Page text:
Accord Reached on Limited Sanctions Against South Africa RETRANSMITTING a0449 to restore
Oct. 21, 1985
Accord Reached on Limited Sanctions Against South Africa RETRANSMITTING a0449 to restore slugline.
NASSAU, Bahamas (AP) _ The 49-nation Commonwealth nudged a reluctant Britain into accepting a a package of limited economic sanctions against South Africa, and threatened to impose more unless the white-minority government dismantles apartheid.
Members of the Commonwealth, consisting of Britain and its former colonies, averted an open split in a last-minute compromise Sunday. They also agreed to send high-level emissaries to South Africa to press the government to free jailed black leaders, end the policy of racial segregation, and negotiate a ''non-racial, representative government.''
Prime Minister Margaret Thatcher of Britain, who fought a lone battle to stop the Commonwealth from imposing economic sanctions, made three concessions but claimed victory.
The agreement calls for a review of South Africa's progress toward ending apartheid after six months, with possible additional economic measures to follow. But Mrs. Thatcher said she would have no part of tougher sanctions after the six-month deadline.
''Well, they've joined me now,'' Mrs. Thatcher told reporters late Sunday after Commonwealth leaders met through the day to work out the agreement.
The accord provided for a nine-point package of immediate sanctions. Most of the measures, such as bans on arms and oil sales, nuclear cooperation and discouraging cultural and scientific contact, have been enforced by many nations for years.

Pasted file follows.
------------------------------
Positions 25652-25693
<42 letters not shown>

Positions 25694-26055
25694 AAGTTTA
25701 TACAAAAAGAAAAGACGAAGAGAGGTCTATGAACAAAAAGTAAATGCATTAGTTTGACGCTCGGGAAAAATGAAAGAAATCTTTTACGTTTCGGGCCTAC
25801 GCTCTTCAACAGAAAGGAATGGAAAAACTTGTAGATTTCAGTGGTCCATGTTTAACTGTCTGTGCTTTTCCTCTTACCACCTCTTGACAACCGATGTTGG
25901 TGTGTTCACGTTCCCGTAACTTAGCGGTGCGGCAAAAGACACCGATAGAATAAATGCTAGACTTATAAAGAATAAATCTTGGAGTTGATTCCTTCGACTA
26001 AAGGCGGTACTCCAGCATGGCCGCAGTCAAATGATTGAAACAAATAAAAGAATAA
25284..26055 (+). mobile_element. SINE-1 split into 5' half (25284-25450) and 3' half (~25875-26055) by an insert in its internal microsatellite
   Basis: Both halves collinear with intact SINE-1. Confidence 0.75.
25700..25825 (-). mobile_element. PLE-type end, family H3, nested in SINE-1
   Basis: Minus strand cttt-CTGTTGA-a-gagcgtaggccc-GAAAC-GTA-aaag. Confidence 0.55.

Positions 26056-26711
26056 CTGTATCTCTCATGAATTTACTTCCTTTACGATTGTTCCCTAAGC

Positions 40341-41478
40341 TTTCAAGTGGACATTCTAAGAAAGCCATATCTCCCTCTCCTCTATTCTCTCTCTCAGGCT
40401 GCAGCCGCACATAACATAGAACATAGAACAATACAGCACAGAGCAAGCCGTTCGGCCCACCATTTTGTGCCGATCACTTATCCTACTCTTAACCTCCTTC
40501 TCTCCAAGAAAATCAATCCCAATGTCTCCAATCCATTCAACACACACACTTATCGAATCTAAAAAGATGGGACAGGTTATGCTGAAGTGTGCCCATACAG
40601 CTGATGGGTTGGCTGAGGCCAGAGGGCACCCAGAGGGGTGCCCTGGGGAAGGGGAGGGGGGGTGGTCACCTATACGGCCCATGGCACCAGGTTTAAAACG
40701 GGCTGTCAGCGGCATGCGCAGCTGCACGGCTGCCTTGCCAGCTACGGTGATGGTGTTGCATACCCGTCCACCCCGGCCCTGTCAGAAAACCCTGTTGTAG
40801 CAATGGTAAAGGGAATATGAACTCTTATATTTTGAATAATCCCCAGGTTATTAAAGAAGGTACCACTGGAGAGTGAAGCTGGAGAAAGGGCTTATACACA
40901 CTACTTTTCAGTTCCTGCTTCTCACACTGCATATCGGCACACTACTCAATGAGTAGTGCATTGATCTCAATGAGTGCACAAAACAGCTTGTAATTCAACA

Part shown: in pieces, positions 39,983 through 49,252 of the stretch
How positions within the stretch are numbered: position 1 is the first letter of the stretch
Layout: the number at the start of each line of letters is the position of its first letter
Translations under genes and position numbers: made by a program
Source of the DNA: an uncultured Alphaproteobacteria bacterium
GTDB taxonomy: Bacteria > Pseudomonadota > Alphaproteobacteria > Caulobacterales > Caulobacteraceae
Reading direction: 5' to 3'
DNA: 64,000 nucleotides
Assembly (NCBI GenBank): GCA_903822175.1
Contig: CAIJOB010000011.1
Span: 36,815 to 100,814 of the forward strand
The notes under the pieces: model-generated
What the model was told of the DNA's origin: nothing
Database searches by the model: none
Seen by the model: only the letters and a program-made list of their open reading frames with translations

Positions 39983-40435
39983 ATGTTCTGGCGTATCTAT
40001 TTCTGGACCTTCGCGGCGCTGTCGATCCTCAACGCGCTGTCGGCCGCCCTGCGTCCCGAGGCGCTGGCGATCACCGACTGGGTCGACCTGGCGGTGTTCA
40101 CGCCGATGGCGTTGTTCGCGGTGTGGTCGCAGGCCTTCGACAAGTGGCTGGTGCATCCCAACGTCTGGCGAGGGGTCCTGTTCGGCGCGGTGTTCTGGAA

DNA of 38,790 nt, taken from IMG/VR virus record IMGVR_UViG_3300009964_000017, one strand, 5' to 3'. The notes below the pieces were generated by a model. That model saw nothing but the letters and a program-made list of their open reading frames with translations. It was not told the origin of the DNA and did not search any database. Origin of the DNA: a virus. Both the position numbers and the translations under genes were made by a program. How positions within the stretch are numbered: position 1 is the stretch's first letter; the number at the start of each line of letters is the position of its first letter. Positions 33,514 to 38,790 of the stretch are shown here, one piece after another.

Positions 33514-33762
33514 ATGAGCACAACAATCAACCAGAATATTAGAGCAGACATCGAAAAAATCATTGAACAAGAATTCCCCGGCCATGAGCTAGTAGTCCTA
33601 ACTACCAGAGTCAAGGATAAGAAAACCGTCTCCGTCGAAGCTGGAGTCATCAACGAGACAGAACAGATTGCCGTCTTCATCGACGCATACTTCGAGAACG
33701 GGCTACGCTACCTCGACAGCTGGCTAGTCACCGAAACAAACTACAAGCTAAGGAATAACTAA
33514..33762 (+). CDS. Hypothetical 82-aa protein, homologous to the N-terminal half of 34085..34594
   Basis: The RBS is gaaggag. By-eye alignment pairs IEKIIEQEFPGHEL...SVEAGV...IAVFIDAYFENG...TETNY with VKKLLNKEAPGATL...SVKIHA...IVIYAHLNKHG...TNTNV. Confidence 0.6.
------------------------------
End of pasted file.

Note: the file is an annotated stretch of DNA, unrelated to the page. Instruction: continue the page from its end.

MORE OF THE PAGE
Mrs. Thatcher agreed to three new measures - a possible ban on the import of Krugerrand gold coins, and bans on new government loans to the South African government and its agencies, and on state funding for trade missions.
''It's a compromise package. It is not all that some people wanted and it's more than others wanted,'' Prime Minister Brian Mulroney of Canada said at a news conference.
Along with the leaders of India, Australia and Zambia, Mulroney mediated between Mrs. Thatcher and African, Asian and West Indian nations demanding tougher measures.
Commonwealth officials had hoped this week-long summit meeting, which ends Tuesday, would at least impose a ban on airline flights.
But they insisted Mrs. Thatcher had not won with her argument that economic embargos are futile and would hurt most South Africa's blacks and its black- ruled neighbors.
''It has not been a victory for any point of view ... any one person, no one could say, 'they joined me','' Commonwealth Secretary General Shridath Ramphal told a news conference.
''It's a victory for the Commonwealth,'' he said, describing the accord as an ''important signal to Pretoria (the South African government).''
The accord called on South Africa to release immediately Nelson Mandela, head of the main black guerrilla movement, the African National Congress.
It also called for the ''suspension of violence on all sides'' during negotiations between black and white South African leaders, the lifting of a ban on the African National Congress and the immediate end of a three-month state of emergency imposed in an attempt to quell black rioting.
South Africa's 5 million whites control the country's 24 million blacks and deny them voting rights through the apartheid system.
Mrs. Thatcher, along with the leaders of Zambia, Australia, the Bahamas, Canada, India and Zimbabwe, will decide after six months whether South Africa has made progress toward meeting the demands or whether more sanctions should be imposed.
The accord hedged, saying ''some of us would consider'' eight further measures. These included a ban on air links with South Africa, any new investment or reinvestment of profits, agricultural products, tourism promotion, and an end to reciprocal taxation agreements.
''You would be right to conclude that I am not one of the 'some','' Mrs. Thatcher told reporters.
Ramphal said the group would have to decide ''in a general sense'' whether South Africa had fufilled the Commonwealth demands.